Statistics from the Office for National Statistics show that the amount British consumers spent on food fell by 1.3 percent in July compared with a year earlier, the first annual drop since records began 25 years ago.

Previously, individual items have been slashed in price, but increasingly supermarkets are driving down prices across whole ranges of goods. While this is good for consumers in the short-term, it could in the long-run have a negative impact due to things like pension schemes being tied up in the stock market.

Jon Copestake told VoR: “We’re seeing the beginning of a price war between UK retailers. This is part of the swingeing price cuts that are starting to be applied by the mid-market retailers in a bid to try and address the disruptive discounting that’s been taking place since the economic crisis seven years ago.

“That’s one of the key factors that’s driving down prices and driving down demand levels. It’s the likes of Tesco, Morrisons and Sainsbury’s.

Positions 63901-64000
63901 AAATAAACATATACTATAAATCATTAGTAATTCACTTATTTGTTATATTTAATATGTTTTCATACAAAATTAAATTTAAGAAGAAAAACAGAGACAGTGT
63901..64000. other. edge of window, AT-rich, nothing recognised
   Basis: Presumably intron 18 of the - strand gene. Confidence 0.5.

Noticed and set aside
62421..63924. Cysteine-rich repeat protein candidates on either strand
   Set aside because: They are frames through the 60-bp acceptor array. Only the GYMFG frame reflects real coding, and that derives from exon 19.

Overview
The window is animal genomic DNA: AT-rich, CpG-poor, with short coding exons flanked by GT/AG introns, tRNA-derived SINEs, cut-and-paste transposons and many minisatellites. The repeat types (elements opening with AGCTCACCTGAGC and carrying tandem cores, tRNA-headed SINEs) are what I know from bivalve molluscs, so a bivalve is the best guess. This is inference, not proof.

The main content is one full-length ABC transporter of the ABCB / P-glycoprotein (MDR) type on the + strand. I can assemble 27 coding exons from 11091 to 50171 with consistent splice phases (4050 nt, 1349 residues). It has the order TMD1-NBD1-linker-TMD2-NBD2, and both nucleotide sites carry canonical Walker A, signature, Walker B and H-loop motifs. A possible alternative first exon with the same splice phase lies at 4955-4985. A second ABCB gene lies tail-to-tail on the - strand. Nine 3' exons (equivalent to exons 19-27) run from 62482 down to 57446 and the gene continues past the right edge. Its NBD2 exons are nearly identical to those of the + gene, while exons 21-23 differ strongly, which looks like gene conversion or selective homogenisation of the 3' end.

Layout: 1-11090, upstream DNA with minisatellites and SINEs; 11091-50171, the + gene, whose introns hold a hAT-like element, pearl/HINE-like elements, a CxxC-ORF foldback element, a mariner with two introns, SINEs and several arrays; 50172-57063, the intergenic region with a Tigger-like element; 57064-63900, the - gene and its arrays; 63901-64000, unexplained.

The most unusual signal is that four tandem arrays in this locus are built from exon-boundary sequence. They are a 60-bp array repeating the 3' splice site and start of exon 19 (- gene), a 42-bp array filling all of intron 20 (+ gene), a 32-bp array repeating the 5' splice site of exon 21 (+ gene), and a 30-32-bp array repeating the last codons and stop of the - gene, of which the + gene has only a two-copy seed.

“What’s interesting about this particular price war is that, previous price wars in the UK have usually taken place because the mid-market retailers are putting up loss-leaders to compete against one another, on bread or bananas. Those things drive footfall and become a big marketing thing for them.

“But at the moment, they are feeling a very real degree of competition from discounters [like Aldi and Lidl] who are seeing their market share grow consistently. Consumers are increasingly shopping in different stores for different goods in order to get the best deal, the best quality, depending on what their view is. And this is squeezing out mid-market retailers.”